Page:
The county government operates the jail, maintains rural roads, operates the major local courts, records deeds, mortgages, and vital records, administers public health regulations, and participates with the state in the provision of social services. The county board of commissioners controls the budget and has limited authority to make laws or ordinances. In Michigan, most local government functions — police and fire, building and zoning, tax assessment, street maintenance, etc. — are the responsibility of individual cities and townships.
- "Bibliography on Isabella County". Clarke Historical Library, Central Michigan University. Retrieved January 19, 2013.
- "State & County QuickFacts". U.S. Census Bureau. Archived from the original on July 12, 2011. Retrieved August 28, 2013.
- "Find a County". National Association of Counties. Archived from the original on May 31, 2011. Retrieved June 7, 2011.
- History of Isabella County Archived May 25, 2007, at the Wayback Machine Isabella County, Michigan website (accessed April 21, 2007)
- Isabella County History and Information Archived December 18, 2006, at the Wayback Machine, Genealogy Inc. (accessed April 21, 2007)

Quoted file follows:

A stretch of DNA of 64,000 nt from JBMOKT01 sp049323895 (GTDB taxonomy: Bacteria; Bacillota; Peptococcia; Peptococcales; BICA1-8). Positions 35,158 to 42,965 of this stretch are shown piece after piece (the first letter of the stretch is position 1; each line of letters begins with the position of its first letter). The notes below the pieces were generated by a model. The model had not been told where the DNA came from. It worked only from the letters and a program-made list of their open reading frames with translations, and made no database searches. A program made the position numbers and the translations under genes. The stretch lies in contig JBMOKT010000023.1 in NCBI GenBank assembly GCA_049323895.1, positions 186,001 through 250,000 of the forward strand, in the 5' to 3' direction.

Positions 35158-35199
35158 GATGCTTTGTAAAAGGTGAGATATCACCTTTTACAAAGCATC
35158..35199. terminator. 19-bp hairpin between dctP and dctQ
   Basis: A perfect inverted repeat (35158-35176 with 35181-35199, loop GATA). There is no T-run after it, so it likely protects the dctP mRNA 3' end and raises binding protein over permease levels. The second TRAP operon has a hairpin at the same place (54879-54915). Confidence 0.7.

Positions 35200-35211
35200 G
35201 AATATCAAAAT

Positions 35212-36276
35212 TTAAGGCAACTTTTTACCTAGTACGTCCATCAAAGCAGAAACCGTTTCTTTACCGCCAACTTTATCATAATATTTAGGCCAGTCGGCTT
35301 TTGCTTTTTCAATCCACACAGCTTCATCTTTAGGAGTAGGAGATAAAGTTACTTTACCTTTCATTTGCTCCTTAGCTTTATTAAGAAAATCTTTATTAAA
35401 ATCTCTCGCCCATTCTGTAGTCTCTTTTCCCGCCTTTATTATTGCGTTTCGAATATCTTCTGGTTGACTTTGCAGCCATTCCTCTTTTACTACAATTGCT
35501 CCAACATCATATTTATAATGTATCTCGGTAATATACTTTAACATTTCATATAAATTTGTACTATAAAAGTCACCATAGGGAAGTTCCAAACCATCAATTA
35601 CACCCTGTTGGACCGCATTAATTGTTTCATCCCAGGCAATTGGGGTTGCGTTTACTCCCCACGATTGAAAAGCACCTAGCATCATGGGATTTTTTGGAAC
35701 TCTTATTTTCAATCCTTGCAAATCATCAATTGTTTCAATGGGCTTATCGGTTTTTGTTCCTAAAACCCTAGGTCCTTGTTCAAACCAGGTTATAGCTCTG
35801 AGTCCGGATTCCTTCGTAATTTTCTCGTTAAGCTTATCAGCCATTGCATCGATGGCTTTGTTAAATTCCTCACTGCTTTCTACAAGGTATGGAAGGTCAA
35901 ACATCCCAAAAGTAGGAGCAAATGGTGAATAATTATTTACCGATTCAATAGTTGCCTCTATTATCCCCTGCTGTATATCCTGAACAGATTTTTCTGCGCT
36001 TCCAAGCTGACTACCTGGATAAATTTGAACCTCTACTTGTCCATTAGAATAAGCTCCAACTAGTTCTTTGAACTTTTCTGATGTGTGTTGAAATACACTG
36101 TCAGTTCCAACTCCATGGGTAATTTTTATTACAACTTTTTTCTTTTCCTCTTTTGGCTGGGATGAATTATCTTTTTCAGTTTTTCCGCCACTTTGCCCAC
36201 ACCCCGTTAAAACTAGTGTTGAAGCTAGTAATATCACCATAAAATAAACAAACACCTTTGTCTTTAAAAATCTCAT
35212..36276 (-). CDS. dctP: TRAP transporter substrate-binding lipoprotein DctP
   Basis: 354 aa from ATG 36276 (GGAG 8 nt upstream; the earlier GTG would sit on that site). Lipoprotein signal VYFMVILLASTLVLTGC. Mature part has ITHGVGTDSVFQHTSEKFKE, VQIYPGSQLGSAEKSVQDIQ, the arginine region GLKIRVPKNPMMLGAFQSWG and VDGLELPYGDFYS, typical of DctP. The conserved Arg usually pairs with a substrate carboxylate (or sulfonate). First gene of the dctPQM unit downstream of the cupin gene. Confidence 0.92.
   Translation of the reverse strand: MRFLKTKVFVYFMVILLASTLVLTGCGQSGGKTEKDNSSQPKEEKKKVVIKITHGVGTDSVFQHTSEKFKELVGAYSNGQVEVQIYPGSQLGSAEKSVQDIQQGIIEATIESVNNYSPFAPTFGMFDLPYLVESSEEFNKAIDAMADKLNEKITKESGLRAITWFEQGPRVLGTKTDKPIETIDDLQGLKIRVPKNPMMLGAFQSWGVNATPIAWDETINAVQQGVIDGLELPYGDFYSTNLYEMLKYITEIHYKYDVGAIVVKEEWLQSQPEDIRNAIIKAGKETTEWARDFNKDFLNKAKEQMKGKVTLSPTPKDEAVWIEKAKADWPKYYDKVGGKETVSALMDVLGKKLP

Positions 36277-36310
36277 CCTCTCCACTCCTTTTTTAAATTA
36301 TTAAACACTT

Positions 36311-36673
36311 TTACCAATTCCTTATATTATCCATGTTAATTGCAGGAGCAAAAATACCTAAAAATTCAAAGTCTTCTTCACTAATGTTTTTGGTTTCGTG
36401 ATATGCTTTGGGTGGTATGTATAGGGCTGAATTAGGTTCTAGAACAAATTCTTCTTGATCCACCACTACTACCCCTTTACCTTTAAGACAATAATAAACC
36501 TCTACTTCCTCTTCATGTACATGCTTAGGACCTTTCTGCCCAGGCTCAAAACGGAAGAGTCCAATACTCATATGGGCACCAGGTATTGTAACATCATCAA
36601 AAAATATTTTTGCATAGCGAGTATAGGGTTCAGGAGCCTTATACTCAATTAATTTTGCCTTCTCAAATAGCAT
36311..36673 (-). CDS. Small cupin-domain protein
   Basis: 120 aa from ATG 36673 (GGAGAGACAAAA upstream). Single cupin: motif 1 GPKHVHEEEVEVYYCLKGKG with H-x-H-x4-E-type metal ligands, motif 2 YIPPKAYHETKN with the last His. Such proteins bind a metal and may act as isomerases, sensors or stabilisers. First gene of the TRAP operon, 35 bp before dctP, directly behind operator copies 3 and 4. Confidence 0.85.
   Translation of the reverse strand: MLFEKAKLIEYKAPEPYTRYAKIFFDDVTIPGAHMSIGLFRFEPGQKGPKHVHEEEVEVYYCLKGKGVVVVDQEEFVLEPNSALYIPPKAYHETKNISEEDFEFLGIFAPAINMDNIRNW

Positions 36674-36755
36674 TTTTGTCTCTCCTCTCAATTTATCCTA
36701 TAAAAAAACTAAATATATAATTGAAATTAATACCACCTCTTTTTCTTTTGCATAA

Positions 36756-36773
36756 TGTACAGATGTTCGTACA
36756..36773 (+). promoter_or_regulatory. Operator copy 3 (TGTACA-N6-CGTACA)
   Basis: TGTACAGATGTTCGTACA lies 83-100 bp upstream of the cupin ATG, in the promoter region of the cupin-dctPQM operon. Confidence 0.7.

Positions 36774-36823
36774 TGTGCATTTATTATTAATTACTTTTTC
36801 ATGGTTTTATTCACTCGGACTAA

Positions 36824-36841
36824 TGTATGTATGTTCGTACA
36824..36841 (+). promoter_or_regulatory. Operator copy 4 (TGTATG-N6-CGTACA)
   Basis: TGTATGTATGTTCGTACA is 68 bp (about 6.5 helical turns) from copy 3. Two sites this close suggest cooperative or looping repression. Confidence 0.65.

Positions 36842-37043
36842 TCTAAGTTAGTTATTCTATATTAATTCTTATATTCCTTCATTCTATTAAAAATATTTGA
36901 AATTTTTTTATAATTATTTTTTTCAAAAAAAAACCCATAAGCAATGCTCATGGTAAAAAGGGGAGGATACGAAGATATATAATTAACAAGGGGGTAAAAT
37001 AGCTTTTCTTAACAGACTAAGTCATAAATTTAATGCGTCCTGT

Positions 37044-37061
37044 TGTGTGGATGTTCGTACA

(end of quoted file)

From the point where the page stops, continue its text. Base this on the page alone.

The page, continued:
- "2010 Census Gazetteer Files". US Census Bureau. August 22, 2012. Archived from the original on November 13, 2013. Retrieved September 25, 2014.
- Google (September 6, 2018). "Isabella County MI" (Map). Google Maps. Google. Retrieved September 6, 2018.
- "American FactFinder". Retrieved April 19, 2019.
- "US Decennial Census". US Census Bureau. Archived from the original on May 12, 2015. Retrieved September 25, 2014.
- "Historical Census Browser". University of Virginia Library. Retrieved September 25, 2014.
- "Population of Counties by Decennial Census: 1900 to 1990". US Census Bureau. Retrieved September 25, 2014.
- "Census 2000 PHC-T-4. Ranking Tables for Counties: 1990 and 2000" (PDF). US Census Bureau. Retrieved September 25, 2014.
- "American FactFinder". US Census Bureau. Retrieved August 31, 2008.
- US Election Atlas